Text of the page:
Many Nissen huts still survive, with sites such as the Cultybraggan Training Camp still retaining working examples. Several privately owned huts can still be found on the Rosneath peninsula, and the former magazine buildings of the Peaton Hill Magazine are still in place. Further examples can be seen around the area occupied by the former Rosneath Naval Base. The road between Kilcreggan and Rosneath has another, said to have been dismantled by the farmer and rebuilt to serve as as an animal shelter at its new location.
When the US entered World War II, it became clear that they would need a quick solution to accommodate their personnel posted all over the world, and they set about redesigning the British Nissen Hut. Their main innovation was to assemble the metal sheets with the corrugations running horizontally, so the hut could be constructed to any diameter using standard sheets of corrugated iron. However, omitting the second rolling process lost some rigidity and a heavier framework was required. A further innovation was a change in the construction of the framework from a 'T' to a 'U' shaped section, which meant that the cladding could be nailed straight onto the framework using special nails.
Dating to 1941, the US Navy commissioned George A Fuller of Quonset Point, Rhode Island, to produce their new hut, and the first Quonset huts appeared within two months, with the new design resulting in lighter and smaller shipping requirements than the original Nissen hut.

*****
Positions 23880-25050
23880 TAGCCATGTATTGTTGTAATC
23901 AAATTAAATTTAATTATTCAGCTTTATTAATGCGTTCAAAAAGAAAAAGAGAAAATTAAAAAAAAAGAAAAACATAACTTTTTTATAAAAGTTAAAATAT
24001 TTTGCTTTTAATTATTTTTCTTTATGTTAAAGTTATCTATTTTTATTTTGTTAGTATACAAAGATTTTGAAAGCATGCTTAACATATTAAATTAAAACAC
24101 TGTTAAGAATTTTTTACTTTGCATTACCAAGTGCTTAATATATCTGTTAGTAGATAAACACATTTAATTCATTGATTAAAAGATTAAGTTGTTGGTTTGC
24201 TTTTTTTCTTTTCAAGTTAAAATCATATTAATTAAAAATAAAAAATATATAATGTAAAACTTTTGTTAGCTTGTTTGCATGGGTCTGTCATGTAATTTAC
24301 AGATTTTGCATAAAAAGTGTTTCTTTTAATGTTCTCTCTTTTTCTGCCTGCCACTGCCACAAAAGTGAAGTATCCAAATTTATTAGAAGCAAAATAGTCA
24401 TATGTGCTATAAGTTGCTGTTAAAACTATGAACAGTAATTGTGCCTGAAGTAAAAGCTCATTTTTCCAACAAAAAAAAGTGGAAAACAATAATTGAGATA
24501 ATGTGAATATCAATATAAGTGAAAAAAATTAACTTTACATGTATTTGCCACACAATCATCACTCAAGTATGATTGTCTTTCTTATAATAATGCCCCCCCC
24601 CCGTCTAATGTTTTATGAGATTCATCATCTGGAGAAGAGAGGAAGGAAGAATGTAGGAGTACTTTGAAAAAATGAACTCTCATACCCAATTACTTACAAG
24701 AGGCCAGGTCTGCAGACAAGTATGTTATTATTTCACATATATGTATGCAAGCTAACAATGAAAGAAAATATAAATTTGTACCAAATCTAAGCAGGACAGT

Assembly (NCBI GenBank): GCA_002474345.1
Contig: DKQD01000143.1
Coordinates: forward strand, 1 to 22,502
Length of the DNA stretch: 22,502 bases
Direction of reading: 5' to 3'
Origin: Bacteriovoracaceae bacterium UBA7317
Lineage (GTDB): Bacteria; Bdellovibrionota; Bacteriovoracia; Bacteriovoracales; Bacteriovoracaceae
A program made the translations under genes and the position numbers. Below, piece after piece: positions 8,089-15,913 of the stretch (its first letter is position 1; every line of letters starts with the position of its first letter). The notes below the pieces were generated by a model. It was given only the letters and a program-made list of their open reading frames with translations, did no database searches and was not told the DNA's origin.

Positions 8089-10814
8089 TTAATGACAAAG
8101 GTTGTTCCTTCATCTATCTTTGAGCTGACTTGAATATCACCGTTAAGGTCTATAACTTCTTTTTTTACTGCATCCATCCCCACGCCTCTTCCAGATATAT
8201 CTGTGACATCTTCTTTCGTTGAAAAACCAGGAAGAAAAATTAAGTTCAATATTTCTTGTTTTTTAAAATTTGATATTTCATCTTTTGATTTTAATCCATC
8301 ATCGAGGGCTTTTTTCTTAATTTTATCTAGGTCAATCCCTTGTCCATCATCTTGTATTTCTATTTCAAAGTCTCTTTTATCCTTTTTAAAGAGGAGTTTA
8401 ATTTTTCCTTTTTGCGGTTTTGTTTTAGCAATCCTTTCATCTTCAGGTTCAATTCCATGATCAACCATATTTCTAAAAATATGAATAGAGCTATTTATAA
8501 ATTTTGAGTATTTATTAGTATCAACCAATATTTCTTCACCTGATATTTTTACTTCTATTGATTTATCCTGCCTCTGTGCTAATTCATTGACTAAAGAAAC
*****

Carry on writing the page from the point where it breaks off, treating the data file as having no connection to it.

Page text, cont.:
The prototype was 16 ft x 36 ft, later standardised 20 ft x 48 ft with a 10 foot radius. Larger sizes were developed for use as stores, with the most common being 40 ft x 100 ft. The original huts were formed from an arched 'T' section steel member formed into a radius of 8 feet and clad with corrugated steel sheets. The interiors had a pressed wood lining, insulation, and tongue-and-groove wood flooring, providing a clear floor which allowed for 96 different program spaces required by the military which included functions such as showers, latrines, dental offices, isolation wards, housing, and bakeries. Huts could be placed on concrete, pilings, or directly on the ground with a wood floor. The two ends were covered with plywood, and the entire standard assembly could be broken down into a shipping volume of 350 cubic feet, weighing some 12.5 tons.